Red meat and CVD

Aprox. 5 minutes reading time

As tasty as a well-cooked beef steak is, as surprising are its effects on metabolism. Immediately after ingestion, the resident intestinal bacteria begin to function to break it down. As it metabolizes the amino acids L-carnitine and choline, they produce a metabolic byproduct called trimethylamine, which the liver converts to trimethylamine-N-oxide (TMAO) and sends it into the bloodstream.

According to new research from the University of Boulder, Colorado and published a few days ago in the American Heart Association Journal, suggests that this compound, produced in the gut when we eat red meat, damages our arteries and may play a key role in cardiovascular disease risk with age.

It is also believed that people may be able to prevent or even change these effects through dietary changes and even targeted therapies, such as new nutritional supplements.

“Our work shows for the first time that this compound not only directly affects the function of the arteries, but can also contribute to the deterioration of the cardiovascular system that occurs naturally with age,” said lead author Vienna Brunt, a researcher at Department of Integrative Physiology.

Previous studies have shown that people with higher levels of OMA in the bloodstream are twice as likely to have a heart attack or stroke and tend to die earlier. Until this study, scientists did not understand exactly why, or what was the mechanism behind this.

Based on animal experiments, Brunt and her team set out to answer three questions: does TMAO somehow affect our vascular system? If so, how? And why does cardiovascular health deteriorate as we age, even among people who exercise and do not smoke?

The researchers measured the blood and arterial health of 101 older adults and 22 young adults and found that TMAO levels increase significantly with age. This is consistent with a previous study in mice, which shows that the intestinal microbiome – or its own collection of intestinal bacteria – changes with age, growing more bacteria that help produce TMAO.

The new study found that adults with higher blood levels of AMD had significantly weaker arterial function and showed greater signs of oxidative stress or tissue damage in the lining of blood vessels.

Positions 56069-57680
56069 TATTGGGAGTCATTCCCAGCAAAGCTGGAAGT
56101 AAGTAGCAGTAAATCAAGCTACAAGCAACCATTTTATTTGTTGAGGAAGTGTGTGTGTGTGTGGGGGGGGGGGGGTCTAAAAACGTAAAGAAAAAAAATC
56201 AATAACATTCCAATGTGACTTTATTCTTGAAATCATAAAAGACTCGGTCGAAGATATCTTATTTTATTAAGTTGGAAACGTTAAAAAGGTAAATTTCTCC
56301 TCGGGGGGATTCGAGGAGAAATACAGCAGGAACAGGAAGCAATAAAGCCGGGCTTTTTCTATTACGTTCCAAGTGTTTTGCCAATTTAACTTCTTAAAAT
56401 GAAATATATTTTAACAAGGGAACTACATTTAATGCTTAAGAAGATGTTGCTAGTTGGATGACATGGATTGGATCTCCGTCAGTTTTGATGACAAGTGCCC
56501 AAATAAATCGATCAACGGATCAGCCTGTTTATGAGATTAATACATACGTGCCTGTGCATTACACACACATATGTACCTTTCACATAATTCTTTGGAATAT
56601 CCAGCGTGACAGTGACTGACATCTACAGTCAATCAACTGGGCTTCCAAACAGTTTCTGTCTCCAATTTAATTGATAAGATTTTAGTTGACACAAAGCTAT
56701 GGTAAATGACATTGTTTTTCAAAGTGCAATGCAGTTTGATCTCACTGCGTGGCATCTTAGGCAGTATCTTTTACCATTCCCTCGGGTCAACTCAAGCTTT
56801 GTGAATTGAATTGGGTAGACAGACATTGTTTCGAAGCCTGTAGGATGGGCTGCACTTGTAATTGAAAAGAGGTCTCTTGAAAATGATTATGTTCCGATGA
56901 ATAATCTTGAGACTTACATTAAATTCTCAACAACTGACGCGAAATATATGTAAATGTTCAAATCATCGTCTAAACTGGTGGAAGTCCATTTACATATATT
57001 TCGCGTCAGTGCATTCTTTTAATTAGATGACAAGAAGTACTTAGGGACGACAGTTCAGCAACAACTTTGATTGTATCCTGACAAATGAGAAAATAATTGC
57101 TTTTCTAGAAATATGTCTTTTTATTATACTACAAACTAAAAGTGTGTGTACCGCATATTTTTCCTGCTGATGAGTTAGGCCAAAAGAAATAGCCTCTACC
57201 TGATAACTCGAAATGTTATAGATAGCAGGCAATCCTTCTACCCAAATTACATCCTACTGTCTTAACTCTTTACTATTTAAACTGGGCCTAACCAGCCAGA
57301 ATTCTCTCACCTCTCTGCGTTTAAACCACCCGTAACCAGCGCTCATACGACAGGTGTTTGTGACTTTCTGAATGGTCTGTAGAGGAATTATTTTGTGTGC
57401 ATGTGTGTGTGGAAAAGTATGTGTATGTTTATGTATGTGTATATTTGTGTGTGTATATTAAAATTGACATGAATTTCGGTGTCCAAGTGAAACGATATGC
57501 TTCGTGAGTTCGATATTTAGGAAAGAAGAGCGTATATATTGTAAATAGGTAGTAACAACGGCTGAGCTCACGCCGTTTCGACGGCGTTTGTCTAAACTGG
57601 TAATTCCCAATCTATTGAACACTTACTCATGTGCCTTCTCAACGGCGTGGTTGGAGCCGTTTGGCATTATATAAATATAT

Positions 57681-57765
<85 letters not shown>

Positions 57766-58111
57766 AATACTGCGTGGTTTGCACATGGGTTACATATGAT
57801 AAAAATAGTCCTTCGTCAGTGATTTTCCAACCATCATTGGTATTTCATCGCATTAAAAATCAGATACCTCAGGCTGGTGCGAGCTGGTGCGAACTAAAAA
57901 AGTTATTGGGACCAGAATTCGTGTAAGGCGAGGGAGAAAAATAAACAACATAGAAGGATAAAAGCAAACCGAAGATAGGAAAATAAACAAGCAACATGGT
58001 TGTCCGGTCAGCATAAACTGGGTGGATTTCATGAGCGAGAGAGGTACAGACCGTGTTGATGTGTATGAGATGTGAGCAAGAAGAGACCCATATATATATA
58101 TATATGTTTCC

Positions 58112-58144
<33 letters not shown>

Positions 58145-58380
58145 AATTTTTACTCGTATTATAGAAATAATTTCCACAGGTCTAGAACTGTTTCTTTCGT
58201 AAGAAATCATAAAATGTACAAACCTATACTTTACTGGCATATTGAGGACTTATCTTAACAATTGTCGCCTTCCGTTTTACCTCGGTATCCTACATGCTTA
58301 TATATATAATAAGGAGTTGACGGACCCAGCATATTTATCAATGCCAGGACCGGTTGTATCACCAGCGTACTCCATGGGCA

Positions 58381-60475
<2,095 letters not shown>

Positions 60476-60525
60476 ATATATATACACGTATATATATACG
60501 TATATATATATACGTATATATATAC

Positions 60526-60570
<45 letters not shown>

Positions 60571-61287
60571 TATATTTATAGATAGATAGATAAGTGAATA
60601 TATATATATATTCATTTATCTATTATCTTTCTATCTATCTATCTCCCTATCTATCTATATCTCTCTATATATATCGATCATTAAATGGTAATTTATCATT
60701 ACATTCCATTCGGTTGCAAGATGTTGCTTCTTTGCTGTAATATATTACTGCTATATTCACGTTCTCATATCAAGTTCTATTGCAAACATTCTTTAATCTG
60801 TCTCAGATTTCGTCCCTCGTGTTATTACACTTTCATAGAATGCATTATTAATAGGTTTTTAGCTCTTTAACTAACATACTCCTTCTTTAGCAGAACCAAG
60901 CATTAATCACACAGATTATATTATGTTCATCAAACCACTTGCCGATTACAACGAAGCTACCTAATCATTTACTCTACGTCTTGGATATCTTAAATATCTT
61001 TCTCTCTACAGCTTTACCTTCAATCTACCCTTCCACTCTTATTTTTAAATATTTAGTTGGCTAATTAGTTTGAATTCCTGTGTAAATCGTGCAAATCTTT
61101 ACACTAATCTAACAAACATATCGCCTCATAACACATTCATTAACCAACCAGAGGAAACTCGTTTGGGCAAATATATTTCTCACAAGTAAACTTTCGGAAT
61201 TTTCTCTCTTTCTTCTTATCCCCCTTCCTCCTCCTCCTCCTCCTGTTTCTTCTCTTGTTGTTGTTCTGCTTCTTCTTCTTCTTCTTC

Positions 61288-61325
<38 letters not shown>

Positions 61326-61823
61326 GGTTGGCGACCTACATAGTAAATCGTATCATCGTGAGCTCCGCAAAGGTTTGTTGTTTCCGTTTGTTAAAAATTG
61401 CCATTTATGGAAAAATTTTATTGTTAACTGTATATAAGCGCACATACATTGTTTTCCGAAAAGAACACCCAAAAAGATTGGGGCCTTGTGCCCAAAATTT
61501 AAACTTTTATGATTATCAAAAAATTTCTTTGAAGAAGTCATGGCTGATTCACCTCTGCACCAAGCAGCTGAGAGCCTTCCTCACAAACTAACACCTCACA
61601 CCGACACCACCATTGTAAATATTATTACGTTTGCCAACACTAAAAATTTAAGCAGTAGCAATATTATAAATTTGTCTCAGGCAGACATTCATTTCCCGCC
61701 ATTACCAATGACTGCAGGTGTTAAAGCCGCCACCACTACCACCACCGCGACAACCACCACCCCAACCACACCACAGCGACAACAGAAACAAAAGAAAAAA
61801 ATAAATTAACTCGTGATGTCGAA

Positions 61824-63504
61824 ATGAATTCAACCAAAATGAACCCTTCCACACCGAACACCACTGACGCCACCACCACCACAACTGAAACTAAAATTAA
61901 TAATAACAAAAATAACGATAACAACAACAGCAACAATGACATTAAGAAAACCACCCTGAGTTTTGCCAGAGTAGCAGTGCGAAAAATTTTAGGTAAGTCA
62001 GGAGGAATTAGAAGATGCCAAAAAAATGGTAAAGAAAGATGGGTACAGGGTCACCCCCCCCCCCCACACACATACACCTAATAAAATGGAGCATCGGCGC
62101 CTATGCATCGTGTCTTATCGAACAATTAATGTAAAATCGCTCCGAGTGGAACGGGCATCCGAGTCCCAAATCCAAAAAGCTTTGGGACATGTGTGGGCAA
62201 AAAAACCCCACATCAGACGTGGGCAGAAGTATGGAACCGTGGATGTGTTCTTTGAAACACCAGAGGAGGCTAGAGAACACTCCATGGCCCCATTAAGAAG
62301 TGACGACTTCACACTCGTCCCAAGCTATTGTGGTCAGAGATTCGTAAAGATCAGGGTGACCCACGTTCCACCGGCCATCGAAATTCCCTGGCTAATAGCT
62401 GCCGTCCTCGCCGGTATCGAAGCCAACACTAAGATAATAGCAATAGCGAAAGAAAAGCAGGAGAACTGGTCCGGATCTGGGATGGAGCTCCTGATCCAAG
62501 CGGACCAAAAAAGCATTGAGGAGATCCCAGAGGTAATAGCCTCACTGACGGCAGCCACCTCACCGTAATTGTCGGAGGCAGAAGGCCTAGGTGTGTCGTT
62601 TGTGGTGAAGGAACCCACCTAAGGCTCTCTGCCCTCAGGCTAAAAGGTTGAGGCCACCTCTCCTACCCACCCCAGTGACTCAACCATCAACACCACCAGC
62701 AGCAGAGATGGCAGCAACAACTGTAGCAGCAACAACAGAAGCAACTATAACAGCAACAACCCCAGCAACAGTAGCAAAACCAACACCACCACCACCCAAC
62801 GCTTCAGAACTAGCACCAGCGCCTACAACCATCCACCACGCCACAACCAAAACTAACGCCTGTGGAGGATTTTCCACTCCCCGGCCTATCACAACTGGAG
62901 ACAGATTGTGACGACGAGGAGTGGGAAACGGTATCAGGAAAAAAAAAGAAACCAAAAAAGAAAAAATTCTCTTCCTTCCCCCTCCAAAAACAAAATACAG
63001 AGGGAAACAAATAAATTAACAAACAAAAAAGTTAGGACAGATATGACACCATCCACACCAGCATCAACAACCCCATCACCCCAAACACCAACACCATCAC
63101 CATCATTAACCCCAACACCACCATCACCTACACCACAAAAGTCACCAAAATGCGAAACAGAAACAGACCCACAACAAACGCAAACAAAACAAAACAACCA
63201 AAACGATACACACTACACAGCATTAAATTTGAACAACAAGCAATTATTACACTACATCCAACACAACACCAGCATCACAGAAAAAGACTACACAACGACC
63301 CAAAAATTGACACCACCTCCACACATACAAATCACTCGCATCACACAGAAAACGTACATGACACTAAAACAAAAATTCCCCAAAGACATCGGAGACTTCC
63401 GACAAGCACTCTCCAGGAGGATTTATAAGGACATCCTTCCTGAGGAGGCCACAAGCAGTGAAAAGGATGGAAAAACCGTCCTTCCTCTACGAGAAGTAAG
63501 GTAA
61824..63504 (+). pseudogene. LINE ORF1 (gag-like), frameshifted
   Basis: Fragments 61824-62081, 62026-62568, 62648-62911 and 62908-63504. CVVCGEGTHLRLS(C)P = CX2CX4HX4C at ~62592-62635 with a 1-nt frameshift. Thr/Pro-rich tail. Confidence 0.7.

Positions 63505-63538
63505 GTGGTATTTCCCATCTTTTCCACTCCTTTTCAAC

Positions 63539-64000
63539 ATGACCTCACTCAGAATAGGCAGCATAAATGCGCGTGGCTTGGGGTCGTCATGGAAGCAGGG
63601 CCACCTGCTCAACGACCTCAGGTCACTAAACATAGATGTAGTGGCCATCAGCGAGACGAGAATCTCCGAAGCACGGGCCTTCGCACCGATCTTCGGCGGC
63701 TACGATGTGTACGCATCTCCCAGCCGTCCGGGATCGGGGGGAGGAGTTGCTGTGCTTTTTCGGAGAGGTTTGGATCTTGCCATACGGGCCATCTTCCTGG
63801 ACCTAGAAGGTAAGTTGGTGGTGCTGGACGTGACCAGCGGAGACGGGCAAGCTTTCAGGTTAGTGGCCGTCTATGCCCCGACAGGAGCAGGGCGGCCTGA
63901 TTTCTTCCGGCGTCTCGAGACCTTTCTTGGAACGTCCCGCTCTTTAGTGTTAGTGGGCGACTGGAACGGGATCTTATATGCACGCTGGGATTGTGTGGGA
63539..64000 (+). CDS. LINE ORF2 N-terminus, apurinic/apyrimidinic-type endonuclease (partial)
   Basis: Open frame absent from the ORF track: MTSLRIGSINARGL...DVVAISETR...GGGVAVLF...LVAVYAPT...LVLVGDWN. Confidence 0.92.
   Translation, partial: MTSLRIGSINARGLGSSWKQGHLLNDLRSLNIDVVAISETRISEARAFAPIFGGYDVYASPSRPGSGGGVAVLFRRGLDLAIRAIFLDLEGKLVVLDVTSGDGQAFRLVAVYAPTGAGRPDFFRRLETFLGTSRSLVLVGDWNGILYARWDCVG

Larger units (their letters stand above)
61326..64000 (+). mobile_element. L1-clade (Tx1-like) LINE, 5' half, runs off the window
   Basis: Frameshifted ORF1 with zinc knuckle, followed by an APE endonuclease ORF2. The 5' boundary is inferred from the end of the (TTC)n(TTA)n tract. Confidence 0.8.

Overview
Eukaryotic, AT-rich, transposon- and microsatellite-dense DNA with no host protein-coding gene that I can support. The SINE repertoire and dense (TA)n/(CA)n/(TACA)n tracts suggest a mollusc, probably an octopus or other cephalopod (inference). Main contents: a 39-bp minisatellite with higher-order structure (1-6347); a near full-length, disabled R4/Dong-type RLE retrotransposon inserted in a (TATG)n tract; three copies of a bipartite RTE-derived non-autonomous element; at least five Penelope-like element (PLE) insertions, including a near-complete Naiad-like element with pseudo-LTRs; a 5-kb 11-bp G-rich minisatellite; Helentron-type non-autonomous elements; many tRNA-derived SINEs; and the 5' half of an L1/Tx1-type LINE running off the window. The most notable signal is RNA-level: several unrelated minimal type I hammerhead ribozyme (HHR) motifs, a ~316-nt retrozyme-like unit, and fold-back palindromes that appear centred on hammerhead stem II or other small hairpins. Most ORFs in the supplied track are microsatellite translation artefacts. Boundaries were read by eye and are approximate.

When the researchers fed young mice TMAO, they found that their blood vessels aged rapidly.

“Just changing the diet with TMAO has aged the mice,” Brunt said. She noted that 12-month-old mice (the equivalent of humans around 35 years old) looked more like 27-month-old mice (80 years old in humans) after consuming TMAO for several months.

Preliminary data also show that mice with higher levels of OMA have decreased learning and memory, suggesting that the compound may also play a role in age-related cognitive decline.

Instead, in older mice that ate a compound called dimethyl butanol, which is found in olive oil, vinegar, and red wine, vascular dysfunction was reduced. Scientists believe that this compound prevents the production of OMA.

This study is an important finding, because it sheds a lot of light on why our arteries erode with age, even in the case of healthy people.

“Aging is the biggest risk factor for cardiovascular disease, primarily due to oxidative stress for our arteries,” Seals said. “But what causes oxidative stress to develop in our arteries as we age? This has been the unknown. The research team is now exploring compounds that could block the production of OMA to prevent age-related vascular decline.”

For now, the most convenient solution is a diet composed of many vegetables and fruits, which can keep the TMAO levels under control, and the Mediterranean diet is the best option that corresponds to this recommendation.

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